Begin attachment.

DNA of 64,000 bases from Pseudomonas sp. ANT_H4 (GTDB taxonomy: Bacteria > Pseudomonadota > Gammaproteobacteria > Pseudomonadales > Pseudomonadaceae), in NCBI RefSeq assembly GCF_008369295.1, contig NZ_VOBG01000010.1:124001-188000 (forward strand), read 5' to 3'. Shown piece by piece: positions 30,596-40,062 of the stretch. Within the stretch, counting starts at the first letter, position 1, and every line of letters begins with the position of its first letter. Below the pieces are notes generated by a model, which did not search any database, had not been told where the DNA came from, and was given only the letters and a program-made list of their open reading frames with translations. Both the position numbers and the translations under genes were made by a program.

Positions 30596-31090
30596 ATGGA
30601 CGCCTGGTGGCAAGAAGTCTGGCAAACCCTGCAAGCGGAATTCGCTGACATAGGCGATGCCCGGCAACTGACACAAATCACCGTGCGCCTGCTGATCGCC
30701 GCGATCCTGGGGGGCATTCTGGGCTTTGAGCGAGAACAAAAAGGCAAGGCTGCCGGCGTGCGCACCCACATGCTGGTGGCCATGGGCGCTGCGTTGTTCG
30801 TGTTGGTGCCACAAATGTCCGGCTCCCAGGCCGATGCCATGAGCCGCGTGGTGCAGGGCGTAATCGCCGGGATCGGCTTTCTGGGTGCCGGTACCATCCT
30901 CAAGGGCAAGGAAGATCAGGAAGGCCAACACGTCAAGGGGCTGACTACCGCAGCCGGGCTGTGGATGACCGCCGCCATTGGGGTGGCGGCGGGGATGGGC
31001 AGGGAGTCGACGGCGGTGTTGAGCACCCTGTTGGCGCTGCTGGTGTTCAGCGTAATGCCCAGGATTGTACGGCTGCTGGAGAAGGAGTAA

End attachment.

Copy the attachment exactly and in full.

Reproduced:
DNA of 64,000 bases from Pseudomonas sp. ANT_H4 (GTDB taxonomy: Bacteria > Pseudomonadota > Gammaproteobacteria > Pseudomonadales > Pseudomonadaceae), in NCBI RefSeq assembly GCF_008369295.1, contig NZ_VOBG01000010.1:124001-188000 (forward strand), read 5' to 3'. Shown piece by piece: positions 30,596-40,062 of the stretch. Within the stretch, counting starts at the first letter, position 1, and every line of letters begins with the position of its first letter. Below the pieces are notes generated by a model, which did not search any database, had not been told where the DNA came from, and was given only the letters and a program-made list of their open reading frames with translations. Both the position numbers and the translations under genes were made by a program.

Positions 30596-31090
30596 ATGGA
30601 CGCCTGGTGGCAAGAAGTCTGGCAAACCCTGCAAGCGGAATTCGCTGACATAGGCGATGCCCGGCAACTGACACAAATCACCGTGCGCCTGCTGATCGCC
30701 GCGATCCTGGGGGGCATTCTGGGCTTTGAGCGAGAACAAAAAGGCAAGGCTGCCGGCGTGCGCACCCACATGCTGGTGGCCATGGGCGCTGCGTTGTTCG
30801 TGTTGGTGCCACAAATGTCCGGCTCCCAGGCCGATGCCATGAGCCGCGTGGTGCAGGGCGTAATCGCCGGGATCGGCTTTCTGGGTGCCGGTACCATCCT
30901 CAAGGGCAAGGAAGATCAGGAAGGCCAACACGTCAAGGGGCTGACTACCGCAGCCGGGCTGTGGATGACCGCCGCCATTGGGGTGGCGGCGGGGATGGGC
31001 AGGGAGTCGACGGCGGTGTTGAGCACCCTGTTGGCGCTGCTGGTGTTCAGCGTAATGCCCAGGATTGTACGGCTGCTGGAGAAGGAGTAA